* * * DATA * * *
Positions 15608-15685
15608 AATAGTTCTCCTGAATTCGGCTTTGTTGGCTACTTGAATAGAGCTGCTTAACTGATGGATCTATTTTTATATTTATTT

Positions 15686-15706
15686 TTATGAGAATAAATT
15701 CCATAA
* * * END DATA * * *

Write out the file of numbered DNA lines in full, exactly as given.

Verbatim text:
Positions 15608-15685
15608 AATAGTTCTCCTGAATTCGGCTTTGTTGGCTACTTGAATAGAGCTGCTTAACTGATGGATCTATTTTTATATTTATTT

Positions 15686-15706
15686 TTATGAGAATAAATT
15701 CCATAA